Most all parents are aware that too many hours in front of the TV screen is not good for children. However, most kids enter the world of television at a very early age.
According to one study:
There are a lot of problems with this.
- Two thirds of infants and toddlers spend an average of two hours a day in front of the television screen.
- Children under six spend an average of two hours watching TV and videos.
- Children and teens 8 to 18 years are in front of the television about four hours a day and spend an additional two hours on the computer or playing video games.
For one, spending more than four hours a day watching TV can lead to obesity. Aggressive behavior in kids has been linked to TV violence. And television characters often portray risky behaviors like smoking and drinking, setting poor examples.
This is bad enough, but a new study, called the Peach Project, reports even more disturbing news. Too much time in front of the TV screen or computer monitor it can be detrimental to children's mental health.
No amount of exercise will negate the psychological damage.
Researchers found that children spending at least two hours watching television or using the computer for recreational use led to higher psychological difficulty scores when compared to those who spent less time engaged in TV or computer activities. It appears that no amount of time playing outside can correct this.
The bottom line is that regular prolonged exposure to television and computer screens increases the likelihood of children developing psychological problems . . . and no amount of exercise will alleviate that.
The Peach Project assessed over 1000 kids ranging in ages 10 to 11 years old. Researchers used a questionnaire to gather data about how long they spent engaged in television as well as assessing their mental health. They also measured and recorded their physical activity.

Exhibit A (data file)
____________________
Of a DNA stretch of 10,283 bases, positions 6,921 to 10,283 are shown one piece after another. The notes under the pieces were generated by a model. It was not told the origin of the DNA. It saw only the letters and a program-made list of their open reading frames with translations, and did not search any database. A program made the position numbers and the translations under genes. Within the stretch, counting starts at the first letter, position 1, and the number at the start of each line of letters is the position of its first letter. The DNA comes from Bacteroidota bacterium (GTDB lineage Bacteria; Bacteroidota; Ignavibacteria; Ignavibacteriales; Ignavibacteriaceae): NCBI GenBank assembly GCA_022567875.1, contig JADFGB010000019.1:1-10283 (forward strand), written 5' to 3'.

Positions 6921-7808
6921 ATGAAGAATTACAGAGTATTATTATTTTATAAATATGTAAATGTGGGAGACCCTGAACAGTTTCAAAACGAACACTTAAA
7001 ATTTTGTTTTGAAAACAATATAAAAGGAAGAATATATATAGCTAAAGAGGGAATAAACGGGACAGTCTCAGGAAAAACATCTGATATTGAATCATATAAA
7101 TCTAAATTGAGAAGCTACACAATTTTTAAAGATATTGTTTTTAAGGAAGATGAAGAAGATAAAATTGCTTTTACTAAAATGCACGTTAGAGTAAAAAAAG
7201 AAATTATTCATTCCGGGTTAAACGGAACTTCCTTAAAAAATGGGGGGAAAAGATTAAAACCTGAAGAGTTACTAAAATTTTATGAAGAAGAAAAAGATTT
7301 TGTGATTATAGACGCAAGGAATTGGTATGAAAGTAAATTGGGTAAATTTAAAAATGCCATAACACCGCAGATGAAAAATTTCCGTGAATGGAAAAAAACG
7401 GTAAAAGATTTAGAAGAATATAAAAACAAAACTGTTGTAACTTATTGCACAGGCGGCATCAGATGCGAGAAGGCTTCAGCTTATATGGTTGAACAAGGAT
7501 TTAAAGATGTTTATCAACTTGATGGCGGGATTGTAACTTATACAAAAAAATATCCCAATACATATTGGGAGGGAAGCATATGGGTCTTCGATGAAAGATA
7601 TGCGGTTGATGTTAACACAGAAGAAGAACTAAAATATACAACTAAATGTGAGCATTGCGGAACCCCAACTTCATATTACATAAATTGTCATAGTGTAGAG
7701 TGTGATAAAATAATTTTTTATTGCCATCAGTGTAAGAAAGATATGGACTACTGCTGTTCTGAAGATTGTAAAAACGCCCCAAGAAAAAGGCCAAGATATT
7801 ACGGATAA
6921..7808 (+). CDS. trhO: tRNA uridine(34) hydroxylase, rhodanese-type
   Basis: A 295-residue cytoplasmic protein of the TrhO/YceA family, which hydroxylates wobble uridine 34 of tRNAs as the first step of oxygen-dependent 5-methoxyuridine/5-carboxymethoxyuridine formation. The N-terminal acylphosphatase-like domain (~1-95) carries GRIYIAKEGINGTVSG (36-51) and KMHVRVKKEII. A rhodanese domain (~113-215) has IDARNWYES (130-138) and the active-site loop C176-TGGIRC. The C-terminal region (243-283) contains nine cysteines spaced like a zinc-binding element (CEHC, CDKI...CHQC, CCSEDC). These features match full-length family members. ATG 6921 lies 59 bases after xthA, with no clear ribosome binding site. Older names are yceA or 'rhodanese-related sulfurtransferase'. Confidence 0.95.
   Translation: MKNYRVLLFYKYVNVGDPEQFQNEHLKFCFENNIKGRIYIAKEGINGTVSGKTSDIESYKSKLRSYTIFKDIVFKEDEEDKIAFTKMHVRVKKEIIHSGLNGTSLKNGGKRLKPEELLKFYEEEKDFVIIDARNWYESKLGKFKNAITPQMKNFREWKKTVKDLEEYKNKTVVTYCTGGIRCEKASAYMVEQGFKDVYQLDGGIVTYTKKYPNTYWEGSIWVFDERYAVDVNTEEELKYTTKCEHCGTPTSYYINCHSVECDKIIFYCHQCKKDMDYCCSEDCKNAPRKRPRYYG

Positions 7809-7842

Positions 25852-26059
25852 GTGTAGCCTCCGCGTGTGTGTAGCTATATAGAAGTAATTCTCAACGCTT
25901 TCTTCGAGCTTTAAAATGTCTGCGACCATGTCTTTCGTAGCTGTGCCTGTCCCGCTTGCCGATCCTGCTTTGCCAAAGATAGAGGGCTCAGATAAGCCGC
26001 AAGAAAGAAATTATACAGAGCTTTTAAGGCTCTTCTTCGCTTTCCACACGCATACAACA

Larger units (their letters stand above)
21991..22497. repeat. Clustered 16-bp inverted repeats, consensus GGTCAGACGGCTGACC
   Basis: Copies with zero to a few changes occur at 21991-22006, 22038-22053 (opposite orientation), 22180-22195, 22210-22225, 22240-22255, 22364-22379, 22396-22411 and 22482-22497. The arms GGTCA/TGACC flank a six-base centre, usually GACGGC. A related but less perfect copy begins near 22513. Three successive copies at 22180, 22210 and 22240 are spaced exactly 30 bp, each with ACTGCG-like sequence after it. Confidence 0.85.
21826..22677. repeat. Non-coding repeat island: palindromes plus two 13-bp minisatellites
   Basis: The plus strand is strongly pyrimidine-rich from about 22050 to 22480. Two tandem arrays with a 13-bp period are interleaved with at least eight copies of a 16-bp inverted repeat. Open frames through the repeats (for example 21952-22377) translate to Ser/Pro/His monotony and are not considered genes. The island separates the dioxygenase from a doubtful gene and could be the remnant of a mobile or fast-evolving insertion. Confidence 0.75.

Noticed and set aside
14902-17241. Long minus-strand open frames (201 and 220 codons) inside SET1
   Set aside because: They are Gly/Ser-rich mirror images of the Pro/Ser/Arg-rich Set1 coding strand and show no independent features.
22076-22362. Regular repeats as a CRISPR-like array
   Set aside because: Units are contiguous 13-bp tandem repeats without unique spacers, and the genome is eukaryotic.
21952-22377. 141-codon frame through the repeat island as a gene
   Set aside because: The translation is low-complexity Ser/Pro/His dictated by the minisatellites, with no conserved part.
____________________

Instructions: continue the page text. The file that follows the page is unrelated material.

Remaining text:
During the survey children were read statements and asked whether they agreed or disagreed with the statement. The statements included, “I am often unhappy, downhearted or tearful” and, “I generally play alone or keep to myself.”
Researchers concluded that the risk of emotional problems such as extreme shyness or avoiding social activities in favor of a screen is only slightly higher in children who were sedentary or rarely took part in physical activity.
This means parents can't rely on physical activity to make up for too much time in front of the television or computer screen. While physical activity is great in a lot of ways it will not negate too many hours engaged with television. Another study found that increased levels of attention deficit hyperactivity disorder correlated with the amount of time spent watching television.Suggested guidelines for screen viewing.
The United States has adopted guidelines that advise children under two should watch no more than two hours of television a day. Even that sounds a bit high.
And while it's true that some television can be educational, the TV screen should never replace playing and exploring, spending quality time with family, and as children get older, being physically active, doing homework, or reading.
It's up to parents to control the amount of TV the children are exposed to while letting them know it's okay for occasional entertainment... but not for constant replacement of being actively engaged in life.